Posts tagged ‘arrest’

Arneshkumar v/s State of Bihar and another

The Supreme Court in Arneshkumar v/s State of Bihar and another, observed that there is rampant misuse of the provisions of Sec. 498-A of IPC and Sec 3 & 4 of Dowry Prohibition Act. In order to bring the situation under control the Supreme Court has passed the following guidelines.
The Supreme Court, through this judgement ensures that -
i. The Police officers do not arrest accused unnecessarily and
ii. The Magistrate do not authorise detention casually and mechanically.
The State Governments are directed by this Judgement:
1. To instruct the Police officers not to automatically arrest when the case is registered under section 498-A of the IPC and Dowry Prohibition Act, until it satisfies the necessity for arrest under the parameters laid down in section 41 of CrPC.
2. The Police Officers to be provided with the check list containing specified sub-clauses under section 41(1)(b)(ii) of CrPC. The said check list shall be duly filled and the police officer shall furnish the reasons and materials which necessitated the arrest, while producing the accused before magistrate for further detention.
3. The Magistrate on inspecting the report furnished by the Police officer, only after recording its satisfaction, shall authorise the detention of the accused.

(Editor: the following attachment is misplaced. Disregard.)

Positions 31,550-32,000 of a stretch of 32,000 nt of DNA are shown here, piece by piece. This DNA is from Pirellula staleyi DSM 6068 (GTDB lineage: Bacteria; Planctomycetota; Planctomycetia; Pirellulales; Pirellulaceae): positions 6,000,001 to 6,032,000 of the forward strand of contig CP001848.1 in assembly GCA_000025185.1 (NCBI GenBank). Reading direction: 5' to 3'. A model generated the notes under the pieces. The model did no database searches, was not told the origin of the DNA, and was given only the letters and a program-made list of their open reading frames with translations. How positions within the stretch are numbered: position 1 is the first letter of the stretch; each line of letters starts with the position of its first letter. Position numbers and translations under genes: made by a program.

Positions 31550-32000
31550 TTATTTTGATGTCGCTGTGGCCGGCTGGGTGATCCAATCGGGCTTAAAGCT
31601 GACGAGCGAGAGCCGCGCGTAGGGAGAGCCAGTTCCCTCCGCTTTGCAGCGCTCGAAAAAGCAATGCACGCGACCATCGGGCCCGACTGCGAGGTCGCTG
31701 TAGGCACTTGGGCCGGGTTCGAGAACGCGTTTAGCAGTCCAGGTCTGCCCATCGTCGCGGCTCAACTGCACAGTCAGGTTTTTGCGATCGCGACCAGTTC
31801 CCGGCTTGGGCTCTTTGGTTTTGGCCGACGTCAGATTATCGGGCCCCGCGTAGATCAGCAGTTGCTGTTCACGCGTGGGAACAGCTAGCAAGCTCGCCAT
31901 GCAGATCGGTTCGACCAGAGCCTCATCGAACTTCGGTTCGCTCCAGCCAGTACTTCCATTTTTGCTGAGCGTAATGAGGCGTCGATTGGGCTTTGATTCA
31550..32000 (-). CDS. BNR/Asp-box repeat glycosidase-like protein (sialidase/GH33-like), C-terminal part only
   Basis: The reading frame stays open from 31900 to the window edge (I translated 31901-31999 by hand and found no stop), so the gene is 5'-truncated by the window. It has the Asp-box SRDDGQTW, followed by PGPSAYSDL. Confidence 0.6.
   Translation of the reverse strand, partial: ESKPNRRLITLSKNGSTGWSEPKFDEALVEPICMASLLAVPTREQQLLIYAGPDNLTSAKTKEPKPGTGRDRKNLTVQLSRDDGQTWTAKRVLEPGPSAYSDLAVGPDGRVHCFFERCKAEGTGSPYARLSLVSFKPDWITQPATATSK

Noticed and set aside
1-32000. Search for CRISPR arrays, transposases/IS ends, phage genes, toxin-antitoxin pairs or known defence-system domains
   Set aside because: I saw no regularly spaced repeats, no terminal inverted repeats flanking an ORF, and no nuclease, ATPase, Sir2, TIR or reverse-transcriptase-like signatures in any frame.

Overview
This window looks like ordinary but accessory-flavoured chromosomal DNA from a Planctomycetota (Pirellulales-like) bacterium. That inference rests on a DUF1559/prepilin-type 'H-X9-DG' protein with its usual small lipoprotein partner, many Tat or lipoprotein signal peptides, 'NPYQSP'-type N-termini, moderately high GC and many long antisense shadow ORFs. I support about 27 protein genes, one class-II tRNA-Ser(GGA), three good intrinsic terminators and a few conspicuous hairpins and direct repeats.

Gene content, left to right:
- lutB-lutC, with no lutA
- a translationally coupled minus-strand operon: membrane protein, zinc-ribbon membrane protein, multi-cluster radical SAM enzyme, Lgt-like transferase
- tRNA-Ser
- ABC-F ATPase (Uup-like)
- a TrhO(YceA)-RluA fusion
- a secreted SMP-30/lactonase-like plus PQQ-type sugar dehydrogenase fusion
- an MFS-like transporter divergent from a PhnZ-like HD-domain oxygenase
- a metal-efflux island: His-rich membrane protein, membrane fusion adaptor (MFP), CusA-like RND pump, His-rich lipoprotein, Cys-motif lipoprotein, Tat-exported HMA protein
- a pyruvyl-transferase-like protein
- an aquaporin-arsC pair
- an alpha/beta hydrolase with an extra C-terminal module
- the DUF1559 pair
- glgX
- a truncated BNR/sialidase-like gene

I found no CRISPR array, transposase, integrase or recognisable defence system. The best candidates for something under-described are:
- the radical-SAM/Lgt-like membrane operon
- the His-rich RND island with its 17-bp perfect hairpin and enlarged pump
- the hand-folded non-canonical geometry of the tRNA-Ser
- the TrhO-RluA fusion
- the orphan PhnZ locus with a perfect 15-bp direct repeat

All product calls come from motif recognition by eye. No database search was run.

4. The decision not to arrest an accused is to be forwarded to the Magistrate within 2 weeks from the date of institution of case with a copy to Superintendent of Police which may be extended by the superintendent of Police for reasons to be recorded in writing.
5. Notice of appearance in terms of section 41 CrPC shall be served to accused within 2 weeks of institution of the case, which may be extended by the Superintendent of Police of District for the reasons to be recorded in writing.
6. Failure to comply with the directions given above, the police officer concerned shall be liable for departmental action and punished and , the contempt of court is to be instituted against them before the High Court having territorial jurisdiction.
7. Authorising detention without recording reasons as above said, by the Judicial Magistrate concerned, shall make the Magistrate liable for departmental action by the appropriate High Court.

The Hon’ble Supreme Court also clarifies that the directions aforesaid shall not only apply to the cases under sec. 498-A of the IPC or sec. 4 of the Dowry Prohibition Act, but also to such cases where offence is punishable with imprisonment for a term which may be less than seven years or which may extend to seven years; whether with or without fine.
Authored by:
Shrinivasreddy Mudagannavar
Intern
Mento Associates

IS ANTICIPATORY BAIL AVAILABLE WHEN A COMPLAINT IS NOT REGISTERED?

Registration of an FIR is not mandatory for a person to approach the court of law for an order of anticipatory Bail. There are various citations of Supreme Court and High Courts in this regard.   Even in the absence of a pending criminal complaint against a person, if such person has an apprehension of arrest, he can approach the Sessions court or High court for an order of Anticipatory Bail. The apprehension of arrest may be elicited from the facts and circumstances of the matter, conduct of respondent police, the acts and communications of the potential complainant etc. On the whole, the applicant must convince the court, primarily that there is every likelihood for a criminal complaint to be lodged against him and the probability of respondent police arresting him based on the said complaint.